“At Plum Spring Clinic, we see the impact of ACEs every day,” observes Dr. Sharp. “Many of our patients come to us with challenging, complex health issues—often after having spent years looking for help, but not being able to find it. They may have been diagnosed as having fibromyalgia or chronic fatigue or irritable bowel syndrome—but a clear healing path has eluded them. In many cases, we find that they also have a history of trauma—an underlying factor that not only contributed to their physical complaints, but continues to interfere with healing.”

In a conversation with Health&Healing, Dr. Sharp and his Plum Spring colleagues describe their approach to finding a healing path for patients whose unresolved childhood traumas form an integral part of their health problems. Stress Resilience Coach Kathleen Williams, and Trauma Recovery Coach Lorre Fleming are key members of a team-based model that integrates medical and mental/emotional therapies.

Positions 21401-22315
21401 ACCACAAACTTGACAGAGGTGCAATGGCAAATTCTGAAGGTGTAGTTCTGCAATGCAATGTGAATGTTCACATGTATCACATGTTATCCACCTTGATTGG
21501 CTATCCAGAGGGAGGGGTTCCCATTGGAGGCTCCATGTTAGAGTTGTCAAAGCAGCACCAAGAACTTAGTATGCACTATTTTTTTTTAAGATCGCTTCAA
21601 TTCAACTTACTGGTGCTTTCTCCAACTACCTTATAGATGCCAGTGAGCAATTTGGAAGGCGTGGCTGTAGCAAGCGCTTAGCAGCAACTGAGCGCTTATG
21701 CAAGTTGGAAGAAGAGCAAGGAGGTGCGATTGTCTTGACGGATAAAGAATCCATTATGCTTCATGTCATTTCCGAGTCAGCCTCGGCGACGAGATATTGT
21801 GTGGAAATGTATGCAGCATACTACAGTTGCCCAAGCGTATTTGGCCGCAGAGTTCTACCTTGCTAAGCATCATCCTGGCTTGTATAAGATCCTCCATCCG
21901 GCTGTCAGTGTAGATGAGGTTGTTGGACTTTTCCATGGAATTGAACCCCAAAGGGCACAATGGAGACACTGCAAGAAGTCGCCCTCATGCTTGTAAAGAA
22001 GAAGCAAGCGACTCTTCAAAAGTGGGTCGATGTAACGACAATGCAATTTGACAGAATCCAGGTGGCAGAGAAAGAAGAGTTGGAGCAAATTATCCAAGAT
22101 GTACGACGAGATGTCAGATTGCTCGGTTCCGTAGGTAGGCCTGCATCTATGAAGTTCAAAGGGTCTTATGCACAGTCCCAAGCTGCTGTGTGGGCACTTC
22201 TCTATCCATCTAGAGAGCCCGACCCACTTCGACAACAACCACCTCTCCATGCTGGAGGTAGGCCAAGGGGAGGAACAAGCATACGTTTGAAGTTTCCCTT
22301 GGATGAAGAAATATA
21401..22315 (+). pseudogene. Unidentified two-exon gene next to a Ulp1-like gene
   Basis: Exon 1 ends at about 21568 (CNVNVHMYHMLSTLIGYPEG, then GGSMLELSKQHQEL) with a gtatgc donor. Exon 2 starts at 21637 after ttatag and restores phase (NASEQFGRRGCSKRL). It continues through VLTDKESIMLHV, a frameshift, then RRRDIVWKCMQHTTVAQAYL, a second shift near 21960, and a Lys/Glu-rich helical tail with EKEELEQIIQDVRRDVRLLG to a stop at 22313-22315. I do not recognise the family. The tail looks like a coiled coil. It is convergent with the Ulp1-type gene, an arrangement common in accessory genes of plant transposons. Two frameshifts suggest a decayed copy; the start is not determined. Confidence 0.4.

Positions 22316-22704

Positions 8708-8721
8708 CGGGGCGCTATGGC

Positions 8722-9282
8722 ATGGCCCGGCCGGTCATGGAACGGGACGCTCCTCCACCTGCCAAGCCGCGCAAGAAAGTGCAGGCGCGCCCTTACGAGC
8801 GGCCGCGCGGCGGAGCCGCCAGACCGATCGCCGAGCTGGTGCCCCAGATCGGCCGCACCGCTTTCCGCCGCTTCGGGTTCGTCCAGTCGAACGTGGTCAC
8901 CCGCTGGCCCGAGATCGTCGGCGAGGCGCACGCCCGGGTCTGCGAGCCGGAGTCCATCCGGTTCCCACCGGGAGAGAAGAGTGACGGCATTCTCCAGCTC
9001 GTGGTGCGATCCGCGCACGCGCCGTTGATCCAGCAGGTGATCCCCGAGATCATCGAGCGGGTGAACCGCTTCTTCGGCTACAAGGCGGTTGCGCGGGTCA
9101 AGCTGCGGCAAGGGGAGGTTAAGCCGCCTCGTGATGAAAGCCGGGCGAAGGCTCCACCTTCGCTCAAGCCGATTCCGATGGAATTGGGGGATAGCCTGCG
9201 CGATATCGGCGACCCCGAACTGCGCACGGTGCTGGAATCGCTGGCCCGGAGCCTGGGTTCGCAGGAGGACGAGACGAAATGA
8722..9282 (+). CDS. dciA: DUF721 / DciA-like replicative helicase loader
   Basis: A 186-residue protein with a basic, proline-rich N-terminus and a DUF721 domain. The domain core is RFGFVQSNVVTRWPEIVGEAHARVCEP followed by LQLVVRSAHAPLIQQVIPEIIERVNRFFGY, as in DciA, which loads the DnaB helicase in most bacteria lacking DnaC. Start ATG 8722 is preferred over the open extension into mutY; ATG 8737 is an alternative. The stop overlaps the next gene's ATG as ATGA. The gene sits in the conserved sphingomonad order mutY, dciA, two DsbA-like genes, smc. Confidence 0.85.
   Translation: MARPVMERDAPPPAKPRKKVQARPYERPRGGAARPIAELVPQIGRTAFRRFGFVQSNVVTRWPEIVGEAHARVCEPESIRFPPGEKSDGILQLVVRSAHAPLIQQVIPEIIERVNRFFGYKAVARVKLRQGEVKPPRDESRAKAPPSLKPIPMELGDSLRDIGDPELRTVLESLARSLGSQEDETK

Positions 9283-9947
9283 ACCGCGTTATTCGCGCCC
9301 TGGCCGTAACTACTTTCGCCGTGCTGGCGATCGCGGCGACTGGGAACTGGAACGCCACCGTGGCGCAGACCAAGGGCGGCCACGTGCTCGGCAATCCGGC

Health&Healing: Which physical problems are highly associated with childhood trauma?

DR. SHARP: I don’t know of any that aren’t. Cardiovascular disease, cancer, autoimmune illness, diabetes—just to name a few. Being raised in an environment that provokes a lot of insecurity can be at the root of anxiety and depression and self-esteem issues as an adult. And all of those things have a powerful effect on our wellness.

MS. WILLIAMS: ACEs can impact brain development, which guides functions such as resilience to stressors. In people who experience the world as an insecure place, everything becomes a threat. This ‘set’ of the nervous system channels physiological resources to the systems in our body that are required for mobilization and threat response—our heart, our muscles, our brain. But the digestive tract, the detoxification system, the immune system—are shut down as ‘non-essential’.

MS. FLEMING: And there’s a vicious cycle at work here, as well. A stress response, while normally triggered by fear, itself triggers more fear in the system. That fear produces physical symptoms—stomach ache, muscle pain, insomnia, fatigue. And when, as often happens, a doctor will say, “I can’t find anything wrong,” the fear intensifies. Now they are thinking: “I not only don’t know what’s the matter with me; I can’t find anybody to help me.”